Land Monitor is a coordinated initiative set up by the National Dryland Salinity Program and supported by the CSIRO, Landgate, Department of Environment and Conservation, Department of Agriculture and Food Western Australia, Department of Water, Water Corporation, and the Department of Planning and Infrastructure. The project originally aimed to systematically monitor salt-affected land and remnant vegetation change over the agricultural area of south west of Western Australia.
Land Monitor I objectives were to:
Land Monitor II
In 2001, seven government agencies agrred to continue to acquire and process satellite imagery for Land Monitor II with the aim of providing annual mapping of remnant perennial woody vegetation in the agricultural area of south west western Australia. Land Monitor II purchased, rectified and calibrated Landsat TM (25 metre spatial resolution) summer imagery and then enhanced images to produce vegetation monitoring products, which included:
The following flowchart shows the structure of the project. More information about each component of the project can be found by scrolling down this page.
Mapping and monitoring salinity
Recent experience has suggested that both government agencies and landholders have grossly underestimated the extent of salt-affected land.
A subset of the Land Monitor salinity product. Cream represents agricultural land.
Predicting salinity risk areas
By combining Landsat scenes, digital elevation models (DEMs) and surface water accumulation models, areas at risk from future salinisation can be predicted. Accurate, high resolution contour data are required to produce accurate predictions of salinity risk. For this reason, Landgate will produce highly accurate 1-2m contours for the agricultural region.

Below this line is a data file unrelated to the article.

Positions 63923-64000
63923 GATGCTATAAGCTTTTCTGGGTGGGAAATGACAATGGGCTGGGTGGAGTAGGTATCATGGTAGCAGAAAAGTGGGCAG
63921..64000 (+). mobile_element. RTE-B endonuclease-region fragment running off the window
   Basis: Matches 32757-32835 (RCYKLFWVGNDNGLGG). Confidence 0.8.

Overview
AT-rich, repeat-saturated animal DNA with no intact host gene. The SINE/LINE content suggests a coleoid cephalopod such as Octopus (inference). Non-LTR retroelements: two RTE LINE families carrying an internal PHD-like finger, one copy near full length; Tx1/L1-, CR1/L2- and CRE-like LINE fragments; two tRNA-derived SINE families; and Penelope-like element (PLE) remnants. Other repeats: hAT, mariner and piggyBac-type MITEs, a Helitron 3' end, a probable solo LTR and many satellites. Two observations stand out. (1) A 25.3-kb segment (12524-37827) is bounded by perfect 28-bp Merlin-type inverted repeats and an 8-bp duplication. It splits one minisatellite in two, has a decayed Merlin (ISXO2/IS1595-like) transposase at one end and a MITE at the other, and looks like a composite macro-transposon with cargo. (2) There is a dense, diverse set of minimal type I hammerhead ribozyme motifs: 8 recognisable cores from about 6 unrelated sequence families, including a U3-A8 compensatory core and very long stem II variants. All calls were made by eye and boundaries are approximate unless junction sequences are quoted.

Monitoring remnant vegetation and revegetation
Remnant vegetation can be monitored using summer Landsat TM imagery. Mapping and detecting trends in the extent and condition of both natural and revegetated areas have been field tested and proved accurate, within reasonable limits, by a pilot study in the Kent Catchment. Land Monitor has mapped changes in the extent and condition of remnant vegetation and revegetation since 1987.
A subset of the Land Monitor Perennial Vegetation Change 1990 to 2007 product.
Producing highly accurate digital elevation models
Landsat scenes purchased for the Land Monitor project from 1987 onwards are held in an archived collection. Each scene covers an area of approximately 186km x 186 km. Accurate, high resolution contour data are available for only a small proportion of the south-west. Land Monitor has produced high quality DEMs using automated techniques. Subsets of the Land Monitor DEM may be purchased for envionmental management purposes.
Land Monitor DEM extent overlaid with Landsat scenes.
Land Monitor DEM
Distributing the data to the communityThe Land Monitor Technical Officer can provide quotes for digital or hardcopy Land Monitor products. Land Monitor now has an online map service available to assist land management and research.
Establishing a baseline for continued monitoring
The Land Monitor project will:
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